A Serious Man
Dirs: Joel Coen and Ethan Coen
The Coen Brothers love to keep the audience at arm’s length. Though the duo has produced some amazing films since their 1984 debut Blood Simple, the charges of soullessness and intentionally obtuse have been lobbed at even their best work. Even the Oscar-winning No Country For Old Men had its detractors for its wide-open spaces and lack of a traditional, Hollywood ending.
But No Country is actually an important benchmark in the Coens’ career. While the team’s previous films were filled with lovable losers and redeemable malcontents, the films that followed, Burn After Reading and A Serious Man, continue to prescribe to the bleak worldview set forth by No Country. Every character in Burn was contemptuous, a cast of shallow, self-absorbed types trying to fuck and fuck over everyone in their paths. It definitely says something when the most likable character is hacked to death with a hatchet.
A Serious Man, on the other hand, like The Big Lebowski puts likable characters into extraordinary situations. But while the Dude abides in Lebowski, there is no way out for the people in A Serious Man. Beginning with the quote “Receive with simplicity everything that happens to you,” A Serious Man is like watching the book of Job if such a section appeared in the Torah. Larry Gopnick (Michael Stuhlbarg) is a Jewish physics professor in a 1967 Minneapolis suburb. Larry’s life, to put it bluntly, is in the shitter. His wife (Sari Lennick) is about to leave him, his soon-to-be Bar-Mitzvahed son (Aaron Wolff) owes marijuana money to the neighborhood bully and his daughter is more interested in doing her hair than the travails of her family. On top of it all, Larry is being strong-armed into giving a Korean student a passing grade and a poison letter campaign is threatening his chance of tenure. As more and more tragedies befall poor Larry, he frequently asks, “What did I do?”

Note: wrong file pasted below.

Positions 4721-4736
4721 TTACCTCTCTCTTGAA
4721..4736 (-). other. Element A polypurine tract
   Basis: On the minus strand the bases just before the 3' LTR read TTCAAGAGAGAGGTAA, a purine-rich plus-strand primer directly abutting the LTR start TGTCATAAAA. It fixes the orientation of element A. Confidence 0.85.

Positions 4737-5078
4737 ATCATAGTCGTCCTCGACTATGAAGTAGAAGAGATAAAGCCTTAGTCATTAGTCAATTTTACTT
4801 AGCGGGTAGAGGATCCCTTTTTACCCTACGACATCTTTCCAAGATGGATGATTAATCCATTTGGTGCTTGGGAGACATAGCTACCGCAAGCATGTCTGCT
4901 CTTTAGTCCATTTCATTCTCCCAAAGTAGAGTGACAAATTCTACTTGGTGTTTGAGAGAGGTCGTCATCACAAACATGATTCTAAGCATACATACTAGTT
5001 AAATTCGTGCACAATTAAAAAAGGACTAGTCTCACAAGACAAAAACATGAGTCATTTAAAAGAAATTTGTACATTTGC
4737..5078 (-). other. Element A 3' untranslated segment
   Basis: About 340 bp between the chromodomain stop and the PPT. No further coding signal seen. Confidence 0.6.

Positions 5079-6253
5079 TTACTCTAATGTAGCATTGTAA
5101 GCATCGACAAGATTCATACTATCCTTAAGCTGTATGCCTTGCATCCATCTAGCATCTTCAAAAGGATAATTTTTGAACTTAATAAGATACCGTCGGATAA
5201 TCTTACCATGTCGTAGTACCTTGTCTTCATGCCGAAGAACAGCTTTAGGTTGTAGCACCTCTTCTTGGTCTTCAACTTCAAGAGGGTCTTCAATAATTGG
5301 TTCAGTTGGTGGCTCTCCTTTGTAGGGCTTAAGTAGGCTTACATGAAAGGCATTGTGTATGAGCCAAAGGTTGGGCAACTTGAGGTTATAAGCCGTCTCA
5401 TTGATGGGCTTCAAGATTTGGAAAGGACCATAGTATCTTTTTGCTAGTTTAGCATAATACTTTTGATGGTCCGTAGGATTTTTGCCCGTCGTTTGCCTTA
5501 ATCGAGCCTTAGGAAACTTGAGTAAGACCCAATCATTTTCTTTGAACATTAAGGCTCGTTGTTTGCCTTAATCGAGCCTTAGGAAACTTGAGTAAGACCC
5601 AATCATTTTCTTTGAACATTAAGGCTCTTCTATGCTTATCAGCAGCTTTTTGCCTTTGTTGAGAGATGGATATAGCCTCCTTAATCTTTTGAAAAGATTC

Therein lays the spiritual question of this film, the Coens’ most Jewish to date. What did Larry to deserve such an ill hand in life? Though a self-contained prologue completely in Yiddish intimates a familial curse, the Coens perhaps have an even more simple answer. What does God care? Are we so self-possessed that we believe that God really watches over our every tragedy and foible? With nowhere left to turn, Larry visits three different rabbis to seek out the root of his bad luck.
Though I may be painting A Serious Man to be a bleak tragedy, the Coens once again know how to tie laughter to even the grimmest moments. But our laughter may be cautious as it is impossible to not to feel for Larry. Unlike other Coen characters like Barton Fink and Billy Bob Thornton’s Ed Crane in The Man Who Wasn’t There, the brothers make us feel more for Larry as they dig deep into his psyche. Stuhlbarg turns in a nuanced performance, trying to maintain his dignity as the film’s twin gods, Joel and Ethan Coen, shower him with tragedy. But while Barton Fink and Ed Crane each took a proactive part in their destruction, Larry Gopnick simply exists.
By the time A Serious Man ends in a stunner of a conclusion, the Coen Brothers have once again pulled off a magic trick, forcing us to search for meaning in a series of scenes that possibly exist as abstractions only to obfuscate a lack of depth. While one character advises Larry to just “accept the mystery,” it may be more difficult for audiences to accept similar advice from the Coens. Maybe there is a kernel of truth at the center of this film’s dark heart, but separating it from the duo’s laconic world view may be an exercise in futility.